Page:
ROGUES PORTAL: The complete collection of AMELIA COLE was just recently released in one big omnibus, so congrats! How satisfying has it been to watch all 30 issues of the series come to life?

Adam P Knave: Thanks! It’s been a strange and wild ride. When we were working on the book the feeling that we got to tell this story kept hitting us, you know, the comic market of 2012 was very different than it is today. Every inch of the way we really had our head down just creating the work. To hold this one volume in my hands, this 560 page tome of all 30 issues – it brings home exactly how much work we did, how hard that work could be at times, and really how much fun we had. It’s not often you get to hold a thing that represents five years of your life. It’s cool as hell.

RP: When you first started working on AMELIA COLE, did you imagine that it would get to 30 issues? What were you expectations going into the book?

APK: When we first started we thought we would get six issues. The first arc. It’d be nice, you know, to get a second arc, but hey six issues and we were happy. So we planned for those six and left ourselves and ending that opened doors as well as closed them. It was important to us that the first arc ended in a way that if there were no more issues after, that was all right – readers got a complete story. So we just wanted to do that, tell a single story and enjoy ourselves and entertain some folk. When we realized we were getting issue 7, and the second story arc we started to plan to a big storyline, that took us to issue 30. Things adjusted and changed along the way but it was the start of arc 2 that really made us start pulling the threads tighter.

RP: Your characters grow and change in your mind as much as people do in real life. Did the story evolve in different ways than what you originally had in your head when you started?

APK: Of course! You can set a train in motion creating characters but as you write them they also become the sum of their experience, like anyone does. And that can change how they would deal with a situation. So where you once thought “Well we’ll go A to B” the character shows you, through what you’ve done and how that changes them, that they would never go to B. So you have to pay attention and be true to them. Hector, in Amelia, grew into a much different character than we initially thought he would be. All for the better and it all makes sense and the groundwork is in the story. But it wasn’t until we were plotting arc 2 that we realized “Oh hey wait, no he would go over here wouldn’t he?” It was great, seeing that what we initially built had deeper roots and could grow in new directions.

RP: You collaborate with DJ Kirkbride as well for THE ONCE AND FUTURE QUEEN. What draws you to work together as opposed to working on projects solo?

APK: Well we do both. DJ has THE BIGGER BANG and its sequel THE BIGGEST BANG out solo from IDW. I do prose novels solo and have some solo comic pitches out there. But we co-write because, I mean for me, I got my start in comics co-writing with D.J. I love working with him. We end up in places I’d never end up in by myself and I learn new things about writing working with him. I’ve known D.J. for pretty much a decade, and a lot of that time has been spent working together either as editors or co-writers. He is family. We talk all the time, regardless of work stuff, just because we’re a big part of each other’s lives. Who wouldn’t want to create and play with one of their best friends?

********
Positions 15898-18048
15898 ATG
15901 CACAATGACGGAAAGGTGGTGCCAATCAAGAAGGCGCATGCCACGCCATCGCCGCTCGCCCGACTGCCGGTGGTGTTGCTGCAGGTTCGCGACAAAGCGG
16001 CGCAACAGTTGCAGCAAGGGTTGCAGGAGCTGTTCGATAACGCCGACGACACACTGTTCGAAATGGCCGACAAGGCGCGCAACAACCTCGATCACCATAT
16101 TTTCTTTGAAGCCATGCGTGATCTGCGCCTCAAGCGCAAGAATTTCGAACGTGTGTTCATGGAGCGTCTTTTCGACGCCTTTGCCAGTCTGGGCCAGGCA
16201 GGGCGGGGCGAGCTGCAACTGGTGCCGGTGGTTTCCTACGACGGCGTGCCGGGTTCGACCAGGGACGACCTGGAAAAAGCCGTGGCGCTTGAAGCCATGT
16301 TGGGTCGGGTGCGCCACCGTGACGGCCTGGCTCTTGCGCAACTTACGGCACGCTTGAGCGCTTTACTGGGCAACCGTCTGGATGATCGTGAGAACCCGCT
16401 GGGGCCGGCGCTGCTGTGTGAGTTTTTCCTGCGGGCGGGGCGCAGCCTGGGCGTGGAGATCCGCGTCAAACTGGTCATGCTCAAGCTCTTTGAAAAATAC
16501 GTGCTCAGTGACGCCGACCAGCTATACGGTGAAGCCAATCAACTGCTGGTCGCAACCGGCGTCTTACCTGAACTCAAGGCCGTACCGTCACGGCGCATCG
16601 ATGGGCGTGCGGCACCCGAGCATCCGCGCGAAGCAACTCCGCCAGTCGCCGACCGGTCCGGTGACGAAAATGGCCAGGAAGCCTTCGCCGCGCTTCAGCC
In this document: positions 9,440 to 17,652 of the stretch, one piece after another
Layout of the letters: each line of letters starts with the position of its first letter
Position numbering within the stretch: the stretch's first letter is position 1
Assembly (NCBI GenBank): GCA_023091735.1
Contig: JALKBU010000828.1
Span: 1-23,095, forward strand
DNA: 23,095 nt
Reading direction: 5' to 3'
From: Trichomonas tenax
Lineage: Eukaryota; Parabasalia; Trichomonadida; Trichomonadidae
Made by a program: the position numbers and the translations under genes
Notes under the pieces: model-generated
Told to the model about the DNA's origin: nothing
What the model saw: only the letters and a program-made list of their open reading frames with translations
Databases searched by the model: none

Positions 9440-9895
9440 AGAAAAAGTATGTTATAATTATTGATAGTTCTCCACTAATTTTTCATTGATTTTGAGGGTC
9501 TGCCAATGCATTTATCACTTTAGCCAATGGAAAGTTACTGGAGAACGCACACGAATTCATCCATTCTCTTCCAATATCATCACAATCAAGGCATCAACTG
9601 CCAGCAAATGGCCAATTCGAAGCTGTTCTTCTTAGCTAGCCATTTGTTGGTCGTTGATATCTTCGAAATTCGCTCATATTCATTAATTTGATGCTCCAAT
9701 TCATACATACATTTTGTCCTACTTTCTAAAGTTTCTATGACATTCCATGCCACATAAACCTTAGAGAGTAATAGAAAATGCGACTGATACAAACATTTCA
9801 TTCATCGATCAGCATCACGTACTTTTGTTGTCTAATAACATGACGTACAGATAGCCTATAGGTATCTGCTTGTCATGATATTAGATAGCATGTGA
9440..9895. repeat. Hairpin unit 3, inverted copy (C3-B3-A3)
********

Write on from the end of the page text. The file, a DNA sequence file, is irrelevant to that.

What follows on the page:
RP: As a follow-up to that, how do you find working with a co-writer? How does it help your creative process? What are some of the pros and cons for you?

APK: I like co-writing comics. I can’t co-write prose, that’s never worked for me, but since I am in no way an artist, any comic I do will be nature be a collaboration, so at that point what’s one more voice? It isn’t easy at first, any specific co-writer has their ups and downs and processes that will differ from yours. You learn to merge them into a new hybrid thing – or you don’t. It doesn’t always work out. I won’t lie, the first year or so of co-writing with D.J. we would have the occasional big blowout fight. Normally about silly things. You get through that stuff and learn to communicate better or you just don’t. Sometimes someone else is incompatible writing-wise with another person, even if you really wish that weren’t the case.

But when you do get past the fights and all, and you can find that mid-ground and be on the same wavelength – co-writing is an amazing gift. It’s like having a second brain. Every writer has their strengths and weaknesses. So working with someone else gives you the chance to have those gaps filled in. I often, for example, go really big picture and wide in scope. That can run the risk of not being relatable. D.J. tends to be more grounded and precise, and that can lose some grandeur, if you aren’t careful. Now, working solo can we each work to fill those problem spots ourselves? Of course! But working together we can watch each other’s back and fill them in as a matter of course, and learn new ways to fill them in, for when we work solo.


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Stephanie Cooke
Stephanie is a Toronto based writer and editor. She's a comic book fan, avid gamer, movie watcher, lover of music, and sarcasm. She is a purveyor of too many projects and has done work for Talking Comics,, Agents of Geek, Word of the Nerd, C&G Magazine, Dork Shelf, and more. Her writing credits include "Home Sweet Huck" (Mark Millar's Millarworld Annual 2017), "Lungarella (Secret Loves of Geek Girls, 2016), "Behind Enemy Linens" (BLOCKED Anthology, 2017), "Home and Country" (Toronto Comics Anthology, 2017) and more to come. You can read more about her shenanigans over on her <a href="">personal web site</a>.

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